Wednesday, October 10, 2007

Armistead Gardens





Armistead Gardens is in the northeast section of Baltimore. It was developed as public housing to supply housing for the influx of people working in industries that supplied WWII. It was begun in 1930 with further additions in 1941. In 1956, a cooperative (Armistead Homes Corporation) was formed by the residents and the 1500 homes were acquired from the Housing Authority. Because the units were constructed with common utilities, homes are not individually owned, but rather members have a 99 year lease with two 99 year options. Many of the current members are second and third generation.


The neighborhood has not changed much over the years with mostly drug related offenses and theft becoming a problem in the area. The area is known as the "white ghetto". Even with aforementioned problems, Armistead Gardens is viewed by many as a fairly decent place to call home.

There is an open field area and also a very unusual cemetery, The Bohemian National Cemetery.

George Armistead was one of five brothers who served in the War of 1812. He fought in the successful battle to win Fort George from the British. When he arrived at Fort McHenry in Baltimore, he ordered a flag so large that the British would have no trouble seeing it. This flag was 42' x 30' and was known as the Star Spangled Banner, the flag for which the National Anthem was written. He died in 1818 and is buried at Old Saint Paul's Cemetery in Baltimore.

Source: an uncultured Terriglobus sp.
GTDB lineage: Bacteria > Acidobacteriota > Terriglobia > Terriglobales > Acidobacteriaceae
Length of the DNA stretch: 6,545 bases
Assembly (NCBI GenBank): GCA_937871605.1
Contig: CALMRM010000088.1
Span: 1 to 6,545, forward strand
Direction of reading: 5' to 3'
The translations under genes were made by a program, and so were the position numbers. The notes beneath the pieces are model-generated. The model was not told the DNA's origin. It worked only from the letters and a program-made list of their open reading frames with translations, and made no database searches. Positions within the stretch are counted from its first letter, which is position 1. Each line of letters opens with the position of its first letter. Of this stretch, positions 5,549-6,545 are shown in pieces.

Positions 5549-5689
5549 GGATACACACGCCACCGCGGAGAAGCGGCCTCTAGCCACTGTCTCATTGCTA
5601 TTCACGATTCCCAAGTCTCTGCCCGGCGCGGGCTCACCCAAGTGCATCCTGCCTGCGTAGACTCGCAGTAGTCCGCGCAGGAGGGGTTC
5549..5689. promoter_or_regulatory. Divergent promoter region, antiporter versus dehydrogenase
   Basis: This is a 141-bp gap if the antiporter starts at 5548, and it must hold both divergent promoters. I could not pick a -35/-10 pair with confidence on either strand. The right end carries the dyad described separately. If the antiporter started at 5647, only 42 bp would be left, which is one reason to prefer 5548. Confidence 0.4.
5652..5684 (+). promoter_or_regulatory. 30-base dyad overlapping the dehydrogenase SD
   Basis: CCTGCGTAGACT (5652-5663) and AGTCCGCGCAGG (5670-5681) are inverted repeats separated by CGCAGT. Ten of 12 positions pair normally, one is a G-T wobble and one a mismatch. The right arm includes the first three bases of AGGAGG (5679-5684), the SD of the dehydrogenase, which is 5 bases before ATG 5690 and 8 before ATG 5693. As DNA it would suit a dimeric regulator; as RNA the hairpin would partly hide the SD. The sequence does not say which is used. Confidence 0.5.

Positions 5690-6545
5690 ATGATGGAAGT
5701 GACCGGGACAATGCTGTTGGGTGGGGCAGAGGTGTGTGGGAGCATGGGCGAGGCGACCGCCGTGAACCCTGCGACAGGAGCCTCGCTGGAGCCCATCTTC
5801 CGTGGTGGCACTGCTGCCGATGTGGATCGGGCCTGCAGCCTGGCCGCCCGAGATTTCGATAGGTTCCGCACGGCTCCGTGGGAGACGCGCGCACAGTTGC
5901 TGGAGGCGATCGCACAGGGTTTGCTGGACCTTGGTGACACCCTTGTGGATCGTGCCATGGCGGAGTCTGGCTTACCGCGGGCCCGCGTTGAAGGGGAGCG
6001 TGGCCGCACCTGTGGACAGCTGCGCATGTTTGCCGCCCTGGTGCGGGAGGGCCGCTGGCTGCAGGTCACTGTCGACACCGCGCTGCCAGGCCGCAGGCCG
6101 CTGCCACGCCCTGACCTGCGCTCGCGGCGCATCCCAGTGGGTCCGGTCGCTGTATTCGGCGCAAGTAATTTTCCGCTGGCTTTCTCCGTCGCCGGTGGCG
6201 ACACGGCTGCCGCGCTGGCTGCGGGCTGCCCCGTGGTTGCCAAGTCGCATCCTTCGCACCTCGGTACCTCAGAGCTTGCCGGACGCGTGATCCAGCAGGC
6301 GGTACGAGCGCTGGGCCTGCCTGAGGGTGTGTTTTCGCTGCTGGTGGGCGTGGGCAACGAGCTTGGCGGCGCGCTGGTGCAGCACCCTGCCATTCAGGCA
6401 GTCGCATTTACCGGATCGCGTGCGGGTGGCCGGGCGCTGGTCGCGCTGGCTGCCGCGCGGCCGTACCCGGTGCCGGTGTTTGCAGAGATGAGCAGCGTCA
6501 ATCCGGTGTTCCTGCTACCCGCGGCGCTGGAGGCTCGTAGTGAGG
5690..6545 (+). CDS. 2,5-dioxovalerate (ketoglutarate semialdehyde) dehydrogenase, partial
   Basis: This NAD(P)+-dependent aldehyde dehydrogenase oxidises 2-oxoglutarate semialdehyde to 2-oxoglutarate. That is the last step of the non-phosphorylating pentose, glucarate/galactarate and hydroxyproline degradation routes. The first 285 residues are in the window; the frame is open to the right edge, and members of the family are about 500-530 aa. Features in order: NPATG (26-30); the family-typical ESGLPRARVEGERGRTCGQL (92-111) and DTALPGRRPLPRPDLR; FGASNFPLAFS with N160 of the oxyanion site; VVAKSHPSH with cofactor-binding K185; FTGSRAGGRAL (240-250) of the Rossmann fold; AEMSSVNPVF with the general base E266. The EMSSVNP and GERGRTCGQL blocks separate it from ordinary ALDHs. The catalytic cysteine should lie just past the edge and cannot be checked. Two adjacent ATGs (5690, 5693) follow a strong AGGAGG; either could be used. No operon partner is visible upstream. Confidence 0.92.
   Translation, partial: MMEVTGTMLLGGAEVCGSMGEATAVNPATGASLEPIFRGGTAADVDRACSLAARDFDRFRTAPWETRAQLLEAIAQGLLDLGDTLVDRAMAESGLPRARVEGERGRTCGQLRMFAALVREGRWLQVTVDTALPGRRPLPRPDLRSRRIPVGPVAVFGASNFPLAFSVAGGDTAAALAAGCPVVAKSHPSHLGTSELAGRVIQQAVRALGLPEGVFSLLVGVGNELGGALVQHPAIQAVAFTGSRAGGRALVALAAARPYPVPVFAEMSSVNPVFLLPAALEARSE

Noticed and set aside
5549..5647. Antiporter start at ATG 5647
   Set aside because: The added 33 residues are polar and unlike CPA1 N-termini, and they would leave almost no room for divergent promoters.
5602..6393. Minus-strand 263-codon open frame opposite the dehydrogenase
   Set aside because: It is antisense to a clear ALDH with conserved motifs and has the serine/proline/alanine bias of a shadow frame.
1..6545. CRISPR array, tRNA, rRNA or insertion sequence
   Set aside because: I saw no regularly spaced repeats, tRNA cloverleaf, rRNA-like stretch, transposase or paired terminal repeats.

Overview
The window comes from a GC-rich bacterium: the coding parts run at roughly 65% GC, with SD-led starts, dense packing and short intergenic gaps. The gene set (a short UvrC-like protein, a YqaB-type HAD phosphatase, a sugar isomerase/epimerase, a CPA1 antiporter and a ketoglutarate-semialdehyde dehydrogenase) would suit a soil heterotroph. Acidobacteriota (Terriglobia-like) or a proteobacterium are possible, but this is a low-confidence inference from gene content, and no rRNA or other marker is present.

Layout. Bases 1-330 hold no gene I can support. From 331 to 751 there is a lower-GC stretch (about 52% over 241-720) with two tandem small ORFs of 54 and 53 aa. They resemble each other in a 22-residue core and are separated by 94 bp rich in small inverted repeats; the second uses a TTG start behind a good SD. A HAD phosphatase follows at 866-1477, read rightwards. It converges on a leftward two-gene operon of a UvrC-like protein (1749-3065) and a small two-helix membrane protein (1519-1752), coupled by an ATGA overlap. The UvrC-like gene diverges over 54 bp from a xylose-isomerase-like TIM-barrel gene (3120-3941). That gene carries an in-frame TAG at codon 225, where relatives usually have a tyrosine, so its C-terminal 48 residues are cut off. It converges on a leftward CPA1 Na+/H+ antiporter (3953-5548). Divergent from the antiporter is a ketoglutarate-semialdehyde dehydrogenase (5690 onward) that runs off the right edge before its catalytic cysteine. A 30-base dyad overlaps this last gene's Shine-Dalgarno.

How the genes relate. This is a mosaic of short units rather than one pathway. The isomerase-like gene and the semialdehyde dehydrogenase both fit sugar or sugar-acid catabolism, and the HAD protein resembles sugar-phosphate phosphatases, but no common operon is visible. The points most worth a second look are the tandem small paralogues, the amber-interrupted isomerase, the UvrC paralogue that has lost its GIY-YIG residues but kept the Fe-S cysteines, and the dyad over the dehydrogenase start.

3 comments:

SSC said...

Very interesting!!! 99 year lease, is that rent controlled?

charmcitygirl said...

I have no idea how that works. I am learning alot about my own city. Before I started this weekly feature I thought I knew my way around pretty well.

Mark Comer said...

I grew up in Armistead Gardens, 5058 Orville Avenue to be exact. I later bought a little bungalow up the street at 5037.

This used to be a great place to live- we had woods to walk through, the Herring Run Creek to play in, and a place called "The Jumps" where people with dirt bikes used to ride.

In the shopping center at the corner of Erdman and Federal there was an Eddie's supermarket, Freedom Drug Store, Fox's 5 & 10, and the Freedom Inn. Google Earth now shows a blighted eyesore, Freedom Apartments and Clairmont housing are now gone.

From what I understand, Armistead Gardens may be facing the wrecking ball...

Mark Comer